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How to Talk to Your Kids About Your Addiction

Drug addiction is a serious issue that often affects children’s relationships as well as their health. Talking to children about addiction and addiction treatment is difficult, but it is necessary. Although it may not seem necessary to talk to young kids about drugs and substance abuse, you can talk with children as young as preschool. The conversation may seem uncomfortable and you may wonder if kids will be able to understand the discussion; however, by addressing the topic as early as possible, it will help them to understand the situation better should a parent or other family member have an addiction and it may help to prevent the risk of the child have an addiction problem. Here are a few tips on how to talk to kids about addiction, addiction treatments and addiction recovery.

Take Age Into Consideration

Although it’s important to be open and honest about addiction with kids, especially if the topic is related to a parent, it is just as important to take their age into consideration. The child’s age has a significant impact on how much information you share. For instance, the terms you use will be different for a five-year-old than what you use for a pre-teen or teenager, so be sure to use terms that are age-appropriate. The most important thing is to start this conversation as early as possible before kids are exposed to substance use in peer groups.

As a parent discussing addiction, it’s important that you educate yourself on addiction, addiction treatments, and addiction recovery; this will allow you to have better insight on how to explain it. Keep in mind that the older kids are, the more details you can share, just be careful to not be too confusing. If you aren’t sure how to address the topic, consider talking with a friend, family member or professional for advice on how to approach the topic.

Honesty is Key

One of the most difficult things to do when discussing substance use with kids is, to be honest. However, it is essential that you are as open and honest as possible when talking with your kids about addiction, this is especially important if you have recently gone through addiction treatment and are now in addiction recovery. Being honest with your kids about the reasons for your treatment and what you are doing for recovery will not only help them to be more aware of addiction but being honest also helps to develop trust.

Children depend on credibility, and they can tell if you aren’t being honest with them. If your child asks if you have ever done drugs or alcohol, you don’t need to go into detail about what’s happened, but it is important to be honest about using. It can be a way to explain why you understand about addiction and that you don’t want them to make the same mistakes. If your children are struggling with how to deal with your addiction, it may be beneficial for them to attend meetings, such as Al-anon, to help with their feelings.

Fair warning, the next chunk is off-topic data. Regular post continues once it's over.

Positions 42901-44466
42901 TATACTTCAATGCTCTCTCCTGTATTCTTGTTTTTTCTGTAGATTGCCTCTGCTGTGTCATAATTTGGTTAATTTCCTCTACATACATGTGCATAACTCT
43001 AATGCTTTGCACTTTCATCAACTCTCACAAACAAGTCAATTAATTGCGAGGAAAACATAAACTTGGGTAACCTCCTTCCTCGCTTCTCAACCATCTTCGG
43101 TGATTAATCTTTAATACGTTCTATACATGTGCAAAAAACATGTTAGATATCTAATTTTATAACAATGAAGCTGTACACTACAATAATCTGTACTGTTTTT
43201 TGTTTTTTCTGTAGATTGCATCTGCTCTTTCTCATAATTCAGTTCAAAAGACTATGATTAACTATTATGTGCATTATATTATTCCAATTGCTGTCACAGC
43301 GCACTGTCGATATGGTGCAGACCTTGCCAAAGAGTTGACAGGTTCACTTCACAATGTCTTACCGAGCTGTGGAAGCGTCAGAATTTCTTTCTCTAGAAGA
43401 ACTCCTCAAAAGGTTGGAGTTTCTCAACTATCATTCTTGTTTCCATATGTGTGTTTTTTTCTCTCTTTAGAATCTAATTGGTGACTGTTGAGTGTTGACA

Encourage the Seven C’s

It’s extremely difficult for children of any age to understand why someone they care about has an addiction problem. The good news is kids are much more understanding than they are given credit for. It’s common for children to feel guilty, helpless and to have poor self-worth when it comes to having a loved one with a substance abuse problem, but the seven C’s help them to understand that it isn’t their fault, they aren’t able to fix the problem and the importance of self-care. NACoA (National Association for children of Addiction) encourages children to know and understand the seven C’s, which include:

  1. I didn’t cause it
  2. I can’t cure it
  3. I can’t control it
  4. I can care for myself
  5. By communicating my feelings
  6. Making healthy choices
  7. Celebrating myself

Remember to be honest with kids, be supportive, encourage communication and offer coping skills. Encourage children to understand that addiction is a disease, and they can’t cure it, they cannot control other’s substance use, they are not alone, and they can talk openly about the issue.

It is extremely important to end the conversation with encouraging, hopeful messages. This may be a difficult conversation for children to process, so it’s important to explain that you are taking all the steps necessary for addiction recovery. Be comforting, reassuring and positive, so that they know there is hope.

If you or someone you love is struggling with addiction treatment, do NOT hesitate to talk to us. Contact us here to speak to an addiction treatment professional. 90210 Recovery’s mission is to make sure you move on from addiction and on to a bigger and better life.